In his article “We Weren’t Happy Before the Pandemic, Either” Anglican Priest Esau McCaulley seeks to understand how the pandemic has changed us.
“Before the pandemic, we knew we were going to die, but we did not believe it. Maybe we believed it, but considered it a problem to be dealt with later. In the meantime, exercise and a reasonable diet was the tithe we paid to our fears. We believed we had time.”
While McCaulley refers to individuals who prioritize their careers, it could easily refer to churches who prioritize institutional forms over a more contextual mission. Churches knew they would die, but chose to deal with that later or ignore the diagnosis altogether, instead of trying new things today. But then lockdown came, and churches scrambled to invent safe ways of gathering online, in homes and outside.Churches knew they would die, but chose to deal with that later or ignore it, instead of trying new things today. Then lockdown came, & churches scrambled to invent safe ways of gathering online, in homes & outside. Click To Tweet
These pandemic forms have a shelf life too, and Zoom Liturgy quickly became just another meeting. But churches should take away an important lesson: old dogs can learn new tricks.
While some churches have tried to return to normal, there are also stories of congregations who launched a dinner church, only to find all of their tables quickly filled. There are stories about churches that moved their Sunday School classes outside, providing a safer space for unvaccinated kids and new energy with the sunshine and the breeze.
If people aren’t coming back, you can always pivot. You’ve done it before.
Tip: When trying something new, you can keep from feeling overwhelmed by positioning it as an experiment that will last for a limited time.
5. Take the Joshua and Caleb Approach
Early in the pandemic we heard stories about congregations exploring digital expressions of church. One common refrain was that their people weren’t coming, but some new people were.
One church I know of in rural Texas had a single member who was blind. Within a few weeks of gathering on Zoom, this person had many blind friends logging on with them who had never come to in-person church.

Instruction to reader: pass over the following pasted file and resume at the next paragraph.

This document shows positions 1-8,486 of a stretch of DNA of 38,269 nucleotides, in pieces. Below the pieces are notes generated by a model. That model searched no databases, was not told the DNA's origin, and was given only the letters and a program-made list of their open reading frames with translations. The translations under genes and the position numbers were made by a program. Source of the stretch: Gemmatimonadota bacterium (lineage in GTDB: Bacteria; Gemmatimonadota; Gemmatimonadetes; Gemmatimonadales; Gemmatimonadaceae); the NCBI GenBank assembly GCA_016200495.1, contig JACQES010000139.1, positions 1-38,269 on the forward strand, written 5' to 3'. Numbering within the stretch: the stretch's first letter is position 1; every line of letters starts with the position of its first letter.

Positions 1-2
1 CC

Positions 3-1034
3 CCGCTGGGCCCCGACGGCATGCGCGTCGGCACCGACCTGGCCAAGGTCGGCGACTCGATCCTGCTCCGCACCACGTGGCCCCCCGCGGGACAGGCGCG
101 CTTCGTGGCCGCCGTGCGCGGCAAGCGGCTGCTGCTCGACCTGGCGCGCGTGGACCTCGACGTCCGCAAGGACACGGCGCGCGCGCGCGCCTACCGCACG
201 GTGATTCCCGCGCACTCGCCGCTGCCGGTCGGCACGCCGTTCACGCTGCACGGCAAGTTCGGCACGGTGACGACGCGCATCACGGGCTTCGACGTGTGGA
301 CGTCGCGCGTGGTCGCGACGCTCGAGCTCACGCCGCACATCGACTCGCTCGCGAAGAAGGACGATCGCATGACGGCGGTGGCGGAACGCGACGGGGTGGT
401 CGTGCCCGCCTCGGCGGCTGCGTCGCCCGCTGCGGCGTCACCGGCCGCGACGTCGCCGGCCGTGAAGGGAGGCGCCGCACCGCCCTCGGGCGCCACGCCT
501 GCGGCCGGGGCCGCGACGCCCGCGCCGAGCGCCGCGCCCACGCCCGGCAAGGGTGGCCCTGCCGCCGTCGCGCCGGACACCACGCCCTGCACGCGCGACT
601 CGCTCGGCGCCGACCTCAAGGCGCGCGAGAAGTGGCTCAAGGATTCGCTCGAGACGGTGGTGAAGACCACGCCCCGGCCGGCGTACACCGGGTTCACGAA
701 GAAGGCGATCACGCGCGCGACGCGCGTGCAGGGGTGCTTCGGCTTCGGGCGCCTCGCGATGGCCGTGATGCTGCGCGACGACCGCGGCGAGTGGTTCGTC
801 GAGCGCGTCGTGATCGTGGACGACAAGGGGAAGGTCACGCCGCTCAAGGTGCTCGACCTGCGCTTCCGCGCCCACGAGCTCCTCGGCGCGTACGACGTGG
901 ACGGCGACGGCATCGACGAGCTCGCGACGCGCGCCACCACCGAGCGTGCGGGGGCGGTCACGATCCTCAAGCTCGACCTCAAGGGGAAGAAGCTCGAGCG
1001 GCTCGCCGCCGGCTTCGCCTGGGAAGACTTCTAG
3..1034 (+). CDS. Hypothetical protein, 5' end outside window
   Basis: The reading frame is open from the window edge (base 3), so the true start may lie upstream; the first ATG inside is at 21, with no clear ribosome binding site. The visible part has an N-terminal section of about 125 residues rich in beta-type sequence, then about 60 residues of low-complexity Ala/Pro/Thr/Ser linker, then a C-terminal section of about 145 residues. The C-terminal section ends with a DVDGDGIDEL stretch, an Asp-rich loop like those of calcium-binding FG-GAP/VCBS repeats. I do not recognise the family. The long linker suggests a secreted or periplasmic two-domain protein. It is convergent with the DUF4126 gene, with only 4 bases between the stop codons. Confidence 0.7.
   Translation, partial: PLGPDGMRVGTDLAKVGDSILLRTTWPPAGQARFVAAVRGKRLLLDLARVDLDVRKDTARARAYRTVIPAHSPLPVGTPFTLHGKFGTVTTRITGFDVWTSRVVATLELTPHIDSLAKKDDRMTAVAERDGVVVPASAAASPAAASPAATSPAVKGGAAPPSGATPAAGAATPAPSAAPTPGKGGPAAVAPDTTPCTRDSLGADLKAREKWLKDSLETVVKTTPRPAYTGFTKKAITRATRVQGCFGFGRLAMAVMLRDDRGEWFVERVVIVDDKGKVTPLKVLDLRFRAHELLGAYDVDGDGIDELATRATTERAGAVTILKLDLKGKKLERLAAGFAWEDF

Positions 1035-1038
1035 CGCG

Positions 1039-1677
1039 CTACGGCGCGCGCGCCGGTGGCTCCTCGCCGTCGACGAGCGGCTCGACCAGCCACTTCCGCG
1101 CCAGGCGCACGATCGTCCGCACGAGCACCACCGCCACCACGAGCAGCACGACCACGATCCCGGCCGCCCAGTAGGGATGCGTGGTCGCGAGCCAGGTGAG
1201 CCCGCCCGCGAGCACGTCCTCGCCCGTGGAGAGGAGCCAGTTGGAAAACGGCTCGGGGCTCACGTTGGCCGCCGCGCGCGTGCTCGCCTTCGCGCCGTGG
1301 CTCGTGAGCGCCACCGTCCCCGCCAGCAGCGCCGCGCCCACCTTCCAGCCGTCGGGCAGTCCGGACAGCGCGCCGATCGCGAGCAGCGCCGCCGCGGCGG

Moses saw an opportunity in Canaan, but an entire generation rejected it; except for Joshua and Caleb. These leaders saw what could be, and eventually became elder statesmen who led a new generation into the promised land.
Every time you strive to try something new, you’ll run into this conundrum. Only a few will see the opportunity. Church leaders who long to move their congregations must continue to pastor their people, but at the same time, should be on the lookout for Joshuas and Calebs. Invest in those who see the opportunity and they will be ready to lead when the time comes.
Tip: Rather than leaning on your primary leaders and volunteers, be prayerfully looking for those who are excited about new opportunities.
Don’t Forget that God Pursues Us
Religion News Service recently published a story about a 76-year old man who returned to church after a 40 year hiatus. He was initially hesitant, but accompanied his wife when she asked. When the church discovered that he could play guitar, they asked him to participate in the worship band.
What they didn’t know was that he was Bruce Cockburn, a well-known folk-guitarist who had released 35 albums and won 13 Junos (the Canadian Grammys) over his career. The word got out when he released an EP of songs written to raise money for the church’s work with the homeless.
As a Pastor or church leader, you only participate in only a short few years of someone’s walk with God. When a person you’ve invested in choses to no longer attend your church, it’s easy to feel betrayed or even consider your ministry a failure. Cockburn’s story reminds us that life is long, and we local leaders seldom see a person’s entire faith journey.
Rather than focus on what someone else’s choices says about us, it helps to remember that God is always pursuing people. It is not up to us to make sure that our congregants never miss a Sunday, or even how long they stay at our church. Instead, we simply join God in his pursuit. We love our neighbors and encourage others to do the same. Even our efforts to form new and engaging expressions of church are not to grow our congregation or hold on to our members, but another opportunity to join in God’s pursuit.
Chris works across the organization to help get new projects off the ground and into the world. He also helps to manage our email, social media and other digital communications. He helped plant Austin Mustard Seed, where he served for five years as Community Developer. He also works with several other non-profits and businesses to tell their story with content and social media. In 2012, he graduated from Fuller Theological Seminary with a M.A. in Global Leadership. He lives in Austin, Texas with his wife Laura.